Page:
Showing posts from July, 2018

Weekend / Stuff

Large ceramic platter by Felix Tissot. This was made while he was living in California, prior to his move to Mexico. There's also a iron bowl from Japan, a welded metal sculpture and a 1940s cerused oak stool.

Cité Frugès / Le Cobusier

The Cité Frugès housing complex (1924-1926) was designed by French-Swiss architect Le Corbusier.  French industrialist Henry Frugès commissioned Le Corbusier to design 135 housing units for workers in his sugar factory in Pessac, outside Bordeaux. The goal was for the cost to be such that an average worker could afford to purchase a unit with one year's salary. The minimalist architecture, which was extremely different than what people were used to at the time, did not appeal to the workers and only 51 units were actually built. It was still the first large-scale residential development by Le Corbusier.
Seven prototypes were designed for the project.

The units are individually-owned. Some have been restored and as we cane see here, some have not.

The town of Pessac, where the development is located, purchased this "skyscraper" unit and it operates as a museum. The docent who showed us around was so nice.

One of the units is available to stay in via Airb

Weekend / Stuff

ROWAC stool designed by Robert Wagner Chemnitz. They were used in the classrooms and workshops at the Bauhaus. Oh yeah, and I finally stopped off at the dunes to take a photo. I guess the off roaders don't go out when it's 107 degrees...wimps!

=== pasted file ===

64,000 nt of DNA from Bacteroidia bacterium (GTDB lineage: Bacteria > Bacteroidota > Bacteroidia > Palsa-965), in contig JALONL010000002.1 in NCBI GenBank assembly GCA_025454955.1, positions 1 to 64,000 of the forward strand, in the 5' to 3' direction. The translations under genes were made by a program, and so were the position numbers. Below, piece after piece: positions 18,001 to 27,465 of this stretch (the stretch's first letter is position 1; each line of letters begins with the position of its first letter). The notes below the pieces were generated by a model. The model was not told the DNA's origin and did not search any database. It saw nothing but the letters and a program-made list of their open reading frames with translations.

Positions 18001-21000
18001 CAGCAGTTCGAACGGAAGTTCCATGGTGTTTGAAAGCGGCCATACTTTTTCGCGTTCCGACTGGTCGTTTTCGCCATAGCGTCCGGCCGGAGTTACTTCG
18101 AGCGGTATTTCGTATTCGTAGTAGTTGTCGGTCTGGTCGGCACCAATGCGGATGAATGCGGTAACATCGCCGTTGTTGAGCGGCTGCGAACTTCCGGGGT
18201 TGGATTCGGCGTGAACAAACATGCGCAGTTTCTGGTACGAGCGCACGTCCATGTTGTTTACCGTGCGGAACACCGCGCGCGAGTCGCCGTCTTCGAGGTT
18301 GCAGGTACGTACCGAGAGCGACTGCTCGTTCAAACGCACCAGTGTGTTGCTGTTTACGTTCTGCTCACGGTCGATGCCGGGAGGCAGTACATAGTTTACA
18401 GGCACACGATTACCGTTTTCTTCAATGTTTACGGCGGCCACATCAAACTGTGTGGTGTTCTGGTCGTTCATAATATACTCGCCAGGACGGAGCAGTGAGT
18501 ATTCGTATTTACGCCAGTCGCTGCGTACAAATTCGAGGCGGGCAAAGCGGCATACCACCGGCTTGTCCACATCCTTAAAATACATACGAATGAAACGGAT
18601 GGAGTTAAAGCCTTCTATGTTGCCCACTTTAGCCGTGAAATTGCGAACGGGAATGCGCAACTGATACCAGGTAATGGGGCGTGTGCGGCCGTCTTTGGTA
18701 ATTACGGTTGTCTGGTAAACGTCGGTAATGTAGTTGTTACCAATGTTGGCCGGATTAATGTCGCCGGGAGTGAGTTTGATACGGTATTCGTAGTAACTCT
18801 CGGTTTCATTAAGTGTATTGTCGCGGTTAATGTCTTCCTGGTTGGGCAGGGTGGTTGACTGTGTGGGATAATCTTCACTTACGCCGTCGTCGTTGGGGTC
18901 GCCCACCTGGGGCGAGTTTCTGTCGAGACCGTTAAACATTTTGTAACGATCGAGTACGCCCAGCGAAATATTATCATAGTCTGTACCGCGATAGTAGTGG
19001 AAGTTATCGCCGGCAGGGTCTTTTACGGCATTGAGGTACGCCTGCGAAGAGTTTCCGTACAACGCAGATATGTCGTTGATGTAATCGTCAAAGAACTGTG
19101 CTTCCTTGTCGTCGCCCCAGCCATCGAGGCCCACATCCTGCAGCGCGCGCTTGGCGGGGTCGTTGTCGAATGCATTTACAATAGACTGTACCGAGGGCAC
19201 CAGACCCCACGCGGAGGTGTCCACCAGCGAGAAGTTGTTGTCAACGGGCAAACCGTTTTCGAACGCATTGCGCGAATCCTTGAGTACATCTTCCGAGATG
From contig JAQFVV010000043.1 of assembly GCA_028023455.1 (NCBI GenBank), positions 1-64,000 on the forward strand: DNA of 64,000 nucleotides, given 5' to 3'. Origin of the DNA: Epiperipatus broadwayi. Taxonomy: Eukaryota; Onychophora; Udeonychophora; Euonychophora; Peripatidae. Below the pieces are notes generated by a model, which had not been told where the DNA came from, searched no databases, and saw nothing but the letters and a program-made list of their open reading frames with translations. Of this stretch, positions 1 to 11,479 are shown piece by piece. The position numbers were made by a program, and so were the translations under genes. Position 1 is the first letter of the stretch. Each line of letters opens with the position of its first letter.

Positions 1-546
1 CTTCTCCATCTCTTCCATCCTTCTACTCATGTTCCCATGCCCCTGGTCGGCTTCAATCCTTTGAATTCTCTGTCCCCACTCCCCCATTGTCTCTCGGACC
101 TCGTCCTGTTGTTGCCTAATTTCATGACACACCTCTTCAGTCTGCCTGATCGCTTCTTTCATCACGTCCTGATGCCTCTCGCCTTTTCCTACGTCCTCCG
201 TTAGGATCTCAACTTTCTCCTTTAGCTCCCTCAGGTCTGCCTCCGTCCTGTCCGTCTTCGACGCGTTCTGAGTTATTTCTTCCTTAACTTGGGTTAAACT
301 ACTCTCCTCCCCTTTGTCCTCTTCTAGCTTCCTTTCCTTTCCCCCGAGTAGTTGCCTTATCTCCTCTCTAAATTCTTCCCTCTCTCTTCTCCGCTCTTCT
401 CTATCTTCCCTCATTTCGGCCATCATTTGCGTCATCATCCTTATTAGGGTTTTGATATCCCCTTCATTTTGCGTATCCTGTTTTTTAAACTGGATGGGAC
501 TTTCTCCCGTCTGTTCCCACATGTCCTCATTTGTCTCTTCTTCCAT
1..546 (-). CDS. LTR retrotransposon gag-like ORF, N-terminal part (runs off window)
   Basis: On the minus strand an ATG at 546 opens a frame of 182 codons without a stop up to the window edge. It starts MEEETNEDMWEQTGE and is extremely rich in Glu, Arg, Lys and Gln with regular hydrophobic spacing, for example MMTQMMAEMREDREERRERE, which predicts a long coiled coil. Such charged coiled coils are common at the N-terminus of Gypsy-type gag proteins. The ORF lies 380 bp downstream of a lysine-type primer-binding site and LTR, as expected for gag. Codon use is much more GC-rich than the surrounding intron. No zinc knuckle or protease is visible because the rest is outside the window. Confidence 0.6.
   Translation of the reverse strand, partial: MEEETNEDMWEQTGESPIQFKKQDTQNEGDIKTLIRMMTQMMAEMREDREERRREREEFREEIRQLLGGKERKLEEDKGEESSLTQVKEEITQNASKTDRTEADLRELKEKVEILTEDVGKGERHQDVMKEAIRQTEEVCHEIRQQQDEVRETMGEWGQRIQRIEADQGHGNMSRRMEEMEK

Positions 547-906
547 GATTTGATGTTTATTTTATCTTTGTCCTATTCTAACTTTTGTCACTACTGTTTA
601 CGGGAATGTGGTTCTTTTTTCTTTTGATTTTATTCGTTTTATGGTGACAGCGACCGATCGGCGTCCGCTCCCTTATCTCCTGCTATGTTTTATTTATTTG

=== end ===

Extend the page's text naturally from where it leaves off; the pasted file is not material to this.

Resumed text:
I've bought so many wire baskets over the years hoping it was the one shown in this photo of Good Design 1953 at the Merchandise Mart, Chicago. 
I finally found the right one.
Here is the designer, Helen Pope, holding it.
I also picked up another Edward Durell Stone table/bench. Plus, a Kipp Stewart & Stewart MacDougall bench for Wichendon.
Maurice Grossman cup for the collection
Baby weed pot

JB Blunk / Oakland Museum of California

J.B. Blunk: Nature, Art & Everyday Life at the Oakland Museum of California
I began making wood sculpture in 1962. I knew how to use a chainsaw and it was one of those things. One day you just start. - J.B. Blunk
Mage and Flying Stone were both included in an exhibition at The Landing in 2015. Hawk Arch below was as well.


A great number of the pieces in the exhibition came directly from the Blunk house.

 J.B.'s buckskin shirt

The stone sculpture on the right reminds me of Isamu Noguchi's Radio Nurse. Noguchi was a big influence on Blunk.